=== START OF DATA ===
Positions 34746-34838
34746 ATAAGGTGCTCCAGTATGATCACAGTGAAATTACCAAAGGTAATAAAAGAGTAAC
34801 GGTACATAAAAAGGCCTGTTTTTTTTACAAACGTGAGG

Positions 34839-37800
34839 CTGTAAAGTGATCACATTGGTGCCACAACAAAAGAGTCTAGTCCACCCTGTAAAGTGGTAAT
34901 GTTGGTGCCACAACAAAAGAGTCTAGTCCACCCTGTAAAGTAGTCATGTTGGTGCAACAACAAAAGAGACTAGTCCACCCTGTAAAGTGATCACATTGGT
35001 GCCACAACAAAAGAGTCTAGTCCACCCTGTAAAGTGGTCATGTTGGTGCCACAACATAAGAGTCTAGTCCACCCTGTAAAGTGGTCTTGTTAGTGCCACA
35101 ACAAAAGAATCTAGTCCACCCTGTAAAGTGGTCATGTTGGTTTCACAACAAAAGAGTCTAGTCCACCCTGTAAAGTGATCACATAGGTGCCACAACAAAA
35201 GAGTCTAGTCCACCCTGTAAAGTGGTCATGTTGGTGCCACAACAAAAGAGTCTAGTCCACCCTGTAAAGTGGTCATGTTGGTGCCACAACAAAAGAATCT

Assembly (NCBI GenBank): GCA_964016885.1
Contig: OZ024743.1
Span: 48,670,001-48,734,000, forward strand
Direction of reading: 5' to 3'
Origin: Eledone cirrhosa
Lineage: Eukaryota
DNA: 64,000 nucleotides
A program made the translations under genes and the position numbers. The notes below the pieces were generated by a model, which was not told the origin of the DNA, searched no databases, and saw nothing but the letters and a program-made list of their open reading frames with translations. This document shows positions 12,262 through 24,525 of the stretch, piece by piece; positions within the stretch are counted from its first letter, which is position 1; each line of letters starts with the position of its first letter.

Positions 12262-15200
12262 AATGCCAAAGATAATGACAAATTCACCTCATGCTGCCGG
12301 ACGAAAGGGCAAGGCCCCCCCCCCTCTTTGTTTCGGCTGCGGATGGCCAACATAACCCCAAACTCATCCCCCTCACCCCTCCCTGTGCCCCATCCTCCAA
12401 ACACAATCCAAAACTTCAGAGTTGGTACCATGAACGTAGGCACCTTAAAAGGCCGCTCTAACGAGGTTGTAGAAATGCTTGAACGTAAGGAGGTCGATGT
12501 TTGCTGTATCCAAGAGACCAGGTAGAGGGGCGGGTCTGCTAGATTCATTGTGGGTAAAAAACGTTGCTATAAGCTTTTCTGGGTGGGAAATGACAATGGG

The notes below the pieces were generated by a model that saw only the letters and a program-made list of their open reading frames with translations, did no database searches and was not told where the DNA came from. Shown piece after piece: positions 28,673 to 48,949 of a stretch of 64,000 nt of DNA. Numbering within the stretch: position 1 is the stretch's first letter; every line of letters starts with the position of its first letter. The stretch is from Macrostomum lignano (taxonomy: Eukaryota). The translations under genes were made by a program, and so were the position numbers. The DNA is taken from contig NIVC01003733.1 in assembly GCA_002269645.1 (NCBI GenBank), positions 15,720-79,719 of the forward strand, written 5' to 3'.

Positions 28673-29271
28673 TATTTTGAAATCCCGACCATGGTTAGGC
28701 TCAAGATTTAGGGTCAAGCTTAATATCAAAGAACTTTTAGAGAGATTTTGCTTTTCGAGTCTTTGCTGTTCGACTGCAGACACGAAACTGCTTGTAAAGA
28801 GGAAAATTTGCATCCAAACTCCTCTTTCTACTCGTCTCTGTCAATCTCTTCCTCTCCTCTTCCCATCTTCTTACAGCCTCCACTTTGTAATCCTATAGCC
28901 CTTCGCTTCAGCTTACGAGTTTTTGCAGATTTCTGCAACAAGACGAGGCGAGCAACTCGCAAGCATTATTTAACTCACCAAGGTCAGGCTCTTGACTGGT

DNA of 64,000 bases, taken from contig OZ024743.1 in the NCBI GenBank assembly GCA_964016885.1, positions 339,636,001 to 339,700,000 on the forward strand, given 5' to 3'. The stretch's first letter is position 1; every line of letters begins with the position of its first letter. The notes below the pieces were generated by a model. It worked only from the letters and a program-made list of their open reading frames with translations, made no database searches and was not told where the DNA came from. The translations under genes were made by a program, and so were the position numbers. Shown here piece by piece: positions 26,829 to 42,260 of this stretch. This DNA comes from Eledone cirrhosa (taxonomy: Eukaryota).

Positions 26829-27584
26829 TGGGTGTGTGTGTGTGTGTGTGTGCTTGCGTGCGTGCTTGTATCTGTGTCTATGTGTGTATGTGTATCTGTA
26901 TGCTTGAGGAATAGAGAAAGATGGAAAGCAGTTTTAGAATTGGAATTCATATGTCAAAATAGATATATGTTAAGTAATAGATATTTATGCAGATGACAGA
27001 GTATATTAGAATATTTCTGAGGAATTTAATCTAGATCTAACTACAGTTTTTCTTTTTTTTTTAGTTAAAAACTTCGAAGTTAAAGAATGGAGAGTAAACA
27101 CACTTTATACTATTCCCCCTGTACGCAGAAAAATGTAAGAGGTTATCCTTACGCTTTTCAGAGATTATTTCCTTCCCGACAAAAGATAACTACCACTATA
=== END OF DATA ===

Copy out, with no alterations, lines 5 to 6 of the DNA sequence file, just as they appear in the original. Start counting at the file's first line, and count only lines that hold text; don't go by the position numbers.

34839 CTGTAAAGTGATCACATTGGTGCCACAACAAAAGAGTCTAGTCCACCCTGTAAAGTGGTAAT
34901 GTTGGTGCCACAACAAAAGAGTCTAGTCCACCCTGTAAAGTAGTCATGTTGGTGCAACAACAAAAGAGACTAGTCCACCCTGTAAAGTGATCACATTGGT